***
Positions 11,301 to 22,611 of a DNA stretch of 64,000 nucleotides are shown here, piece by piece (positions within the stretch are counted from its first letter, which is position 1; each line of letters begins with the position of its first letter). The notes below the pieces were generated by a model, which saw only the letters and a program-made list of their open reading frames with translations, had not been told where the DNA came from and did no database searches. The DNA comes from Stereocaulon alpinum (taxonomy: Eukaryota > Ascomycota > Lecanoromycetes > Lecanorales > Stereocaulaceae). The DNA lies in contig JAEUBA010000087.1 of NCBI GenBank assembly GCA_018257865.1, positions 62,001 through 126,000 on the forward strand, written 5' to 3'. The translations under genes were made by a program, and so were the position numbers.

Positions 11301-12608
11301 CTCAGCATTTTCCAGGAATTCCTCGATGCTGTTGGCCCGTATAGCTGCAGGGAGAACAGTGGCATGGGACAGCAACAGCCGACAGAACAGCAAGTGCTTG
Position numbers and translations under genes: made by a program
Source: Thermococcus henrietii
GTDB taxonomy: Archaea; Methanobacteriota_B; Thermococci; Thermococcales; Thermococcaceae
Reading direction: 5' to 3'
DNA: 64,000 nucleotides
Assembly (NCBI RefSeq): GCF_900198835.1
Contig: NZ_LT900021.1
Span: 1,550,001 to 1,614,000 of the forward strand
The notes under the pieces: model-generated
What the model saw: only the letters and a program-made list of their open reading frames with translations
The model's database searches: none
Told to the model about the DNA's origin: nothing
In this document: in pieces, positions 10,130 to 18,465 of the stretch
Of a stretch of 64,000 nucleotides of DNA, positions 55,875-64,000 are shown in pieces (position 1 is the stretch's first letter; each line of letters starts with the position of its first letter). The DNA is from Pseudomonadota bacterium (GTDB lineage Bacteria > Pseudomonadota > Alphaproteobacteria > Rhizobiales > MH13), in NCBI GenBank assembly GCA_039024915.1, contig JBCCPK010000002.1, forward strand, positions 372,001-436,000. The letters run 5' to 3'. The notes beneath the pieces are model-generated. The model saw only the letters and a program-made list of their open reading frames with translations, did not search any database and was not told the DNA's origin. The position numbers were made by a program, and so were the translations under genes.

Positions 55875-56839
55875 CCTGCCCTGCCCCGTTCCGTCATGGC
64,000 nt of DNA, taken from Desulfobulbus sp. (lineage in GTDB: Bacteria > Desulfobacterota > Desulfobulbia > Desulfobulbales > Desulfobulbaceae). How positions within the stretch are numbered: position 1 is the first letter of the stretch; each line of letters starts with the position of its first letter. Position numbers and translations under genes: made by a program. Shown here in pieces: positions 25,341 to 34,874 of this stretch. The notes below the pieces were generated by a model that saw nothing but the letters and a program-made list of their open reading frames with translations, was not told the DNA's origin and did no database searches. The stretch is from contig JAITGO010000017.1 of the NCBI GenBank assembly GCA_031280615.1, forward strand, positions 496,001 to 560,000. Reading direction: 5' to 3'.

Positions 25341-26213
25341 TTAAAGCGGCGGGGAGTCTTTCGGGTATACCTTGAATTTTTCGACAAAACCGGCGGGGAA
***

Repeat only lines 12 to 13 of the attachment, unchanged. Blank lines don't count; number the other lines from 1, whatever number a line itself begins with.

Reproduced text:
The notes under the pieces: model-generated
What the model saw: only the letters and a program-made list of their open reading frames with translations